Online educational provider Coursera was developed through partnerships with more than sixty universities, allowing the company to provide high-quality instruction from world-class speakers and experts. Now, Coursera is working on bringing educational materials to its students via the Chegg e-reader platform at a more affordable price structure.
Through agreements with top publishers like Macmillan Higher Education, Oxford University Press, and more, Coursera is working on creating free digital textbooks for its course participants for the duration of the course; participants who want to own the digital title for referencing without a timeline will be able to purchase low-cost ebook editions. The first titles to be released under these agreements, Writing II: Rhetorical Composing by Susan Delagrange, Scott Lloyd DeWitt, Kay Halasek, Ben McCorkle and Cynthia Selfe, and Introductory to Physics I with Laboratory by Michael Schatz, are both books that course students may wish to refer back to as they continue with future courses in line with those topics.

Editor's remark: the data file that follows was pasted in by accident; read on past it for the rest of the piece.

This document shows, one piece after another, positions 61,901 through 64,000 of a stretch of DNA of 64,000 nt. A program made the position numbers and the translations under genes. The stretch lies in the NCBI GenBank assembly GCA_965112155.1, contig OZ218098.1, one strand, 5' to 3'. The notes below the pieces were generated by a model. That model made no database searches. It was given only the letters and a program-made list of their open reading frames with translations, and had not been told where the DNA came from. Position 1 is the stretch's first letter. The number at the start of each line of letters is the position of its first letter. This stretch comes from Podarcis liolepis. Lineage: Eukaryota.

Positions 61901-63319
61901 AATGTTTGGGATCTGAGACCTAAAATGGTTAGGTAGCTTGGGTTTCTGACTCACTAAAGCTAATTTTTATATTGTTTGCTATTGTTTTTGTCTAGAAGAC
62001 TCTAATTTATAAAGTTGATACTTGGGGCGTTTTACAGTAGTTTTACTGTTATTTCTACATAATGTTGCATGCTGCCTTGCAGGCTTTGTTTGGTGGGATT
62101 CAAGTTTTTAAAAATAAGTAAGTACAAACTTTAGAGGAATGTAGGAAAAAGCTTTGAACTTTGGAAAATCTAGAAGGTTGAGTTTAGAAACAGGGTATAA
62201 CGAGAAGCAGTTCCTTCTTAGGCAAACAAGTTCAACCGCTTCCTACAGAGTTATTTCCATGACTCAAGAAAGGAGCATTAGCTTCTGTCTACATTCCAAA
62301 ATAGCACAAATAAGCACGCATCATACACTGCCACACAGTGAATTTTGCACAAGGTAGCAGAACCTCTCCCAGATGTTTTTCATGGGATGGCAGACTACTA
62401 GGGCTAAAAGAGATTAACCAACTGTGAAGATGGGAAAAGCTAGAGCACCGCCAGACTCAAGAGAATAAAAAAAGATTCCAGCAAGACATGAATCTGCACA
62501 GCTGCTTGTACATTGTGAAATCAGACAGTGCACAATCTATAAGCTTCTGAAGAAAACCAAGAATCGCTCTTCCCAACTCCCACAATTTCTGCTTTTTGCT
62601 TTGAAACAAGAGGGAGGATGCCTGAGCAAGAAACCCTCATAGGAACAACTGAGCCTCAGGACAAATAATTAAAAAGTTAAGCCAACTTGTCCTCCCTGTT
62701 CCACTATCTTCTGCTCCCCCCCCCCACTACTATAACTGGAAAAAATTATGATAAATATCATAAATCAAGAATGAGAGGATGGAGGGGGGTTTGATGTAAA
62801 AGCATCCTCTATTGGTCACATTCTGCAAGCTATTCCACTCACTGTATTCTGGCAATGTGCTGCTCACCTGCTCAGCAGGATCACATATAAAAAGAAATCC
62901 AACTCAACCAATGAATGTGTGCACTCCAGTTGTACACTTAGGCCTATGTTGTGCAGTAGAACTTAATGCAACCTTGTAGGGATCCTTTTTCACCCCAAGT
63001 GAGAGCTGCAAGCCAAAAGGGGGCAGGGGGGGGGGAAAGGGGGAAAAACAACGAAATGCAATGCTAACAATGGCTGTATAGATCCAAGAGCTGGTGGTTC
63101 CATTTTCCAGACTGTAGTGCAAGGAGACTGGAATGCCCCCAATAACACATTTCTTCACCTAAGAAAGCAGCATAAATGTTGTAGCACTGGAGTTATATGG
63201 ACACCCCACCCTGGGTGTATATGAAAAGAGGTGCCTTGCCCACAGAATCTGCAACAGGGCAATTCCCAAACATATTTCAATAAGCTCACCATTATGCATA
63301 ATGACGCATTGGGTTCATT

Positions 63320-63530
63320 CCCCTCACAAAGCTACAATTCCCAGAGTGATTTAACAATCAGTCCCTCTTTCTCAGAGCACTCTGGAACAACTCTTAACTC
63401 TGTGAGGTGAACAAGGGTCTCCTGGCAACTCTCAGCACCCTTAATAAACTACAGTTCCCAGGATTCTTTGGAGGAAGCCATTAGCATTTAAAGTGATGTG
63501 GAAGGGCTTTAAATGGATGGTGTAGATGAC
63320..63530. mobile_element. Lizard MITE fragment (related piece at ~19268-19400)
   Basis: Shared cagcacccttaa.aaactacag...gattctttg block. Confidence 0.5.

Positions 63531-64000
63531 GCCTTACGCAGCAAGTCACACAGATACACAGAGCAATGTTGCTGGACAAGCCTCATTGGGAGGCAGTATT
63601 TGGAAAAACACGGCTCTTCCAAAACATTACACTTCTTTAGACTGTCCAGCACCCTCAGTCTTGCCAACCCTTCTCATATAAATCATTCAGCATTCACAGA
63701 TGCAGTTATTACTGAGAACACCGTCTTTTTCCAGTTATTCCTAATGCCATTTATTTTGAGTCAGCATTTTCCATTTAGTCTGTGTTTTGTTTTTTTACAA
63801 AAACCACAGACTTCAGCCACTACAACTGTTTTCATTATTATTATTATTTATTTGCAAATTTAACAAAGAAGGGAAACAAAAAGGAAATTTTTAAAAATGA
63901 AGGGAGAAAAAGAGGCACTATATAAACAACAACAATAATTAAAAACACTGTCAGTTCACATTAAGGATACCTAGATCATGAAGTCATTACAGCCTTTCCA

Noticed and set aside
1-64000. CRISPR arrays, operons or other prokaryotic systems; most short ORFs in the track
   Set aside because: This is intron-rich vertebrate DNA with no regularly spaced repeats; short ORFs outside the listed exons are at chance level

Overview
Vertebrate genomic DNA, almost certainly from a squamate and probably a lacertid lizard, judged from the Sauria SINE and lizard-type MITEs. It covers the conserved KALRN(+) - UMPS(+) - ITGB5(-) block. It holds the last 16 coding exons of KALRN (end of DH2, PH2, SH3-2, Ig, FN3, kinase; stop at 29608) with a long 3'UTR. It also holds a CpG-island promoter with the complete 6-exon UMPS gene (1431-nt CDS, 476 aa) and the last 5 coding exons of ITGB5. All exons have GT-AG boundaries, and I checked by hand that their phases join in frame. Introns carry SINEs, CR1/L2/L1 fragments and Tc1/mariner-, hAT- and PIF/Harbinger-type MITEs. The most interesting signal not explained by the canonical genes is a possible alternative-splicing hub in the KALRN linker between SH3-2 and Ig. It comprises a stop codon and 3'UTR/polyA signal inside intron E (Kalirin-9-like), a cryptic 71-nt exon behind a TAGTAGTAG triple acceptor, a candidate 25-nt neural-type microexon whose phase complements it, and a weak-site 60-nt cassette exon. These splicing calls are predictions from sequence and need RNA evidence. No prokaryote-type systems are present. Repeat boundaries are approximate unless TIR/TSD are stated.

“We recognize the importance of forging partnerships with other stakeholders in the education space in order to help students overcome barriers and evolve the way they access education,” said Daphne Koller, co-founder of Coursera, in a press release. “By collaborating with publishers, we are able to provide access to some of the world’s best resources to Coursera students, supporting our goal of learning without limits.”
The ebooks will be available for viewing and referencing through the Chegg browser-based platform, meaning streamlined device compatibility with any internet-capable device or computer.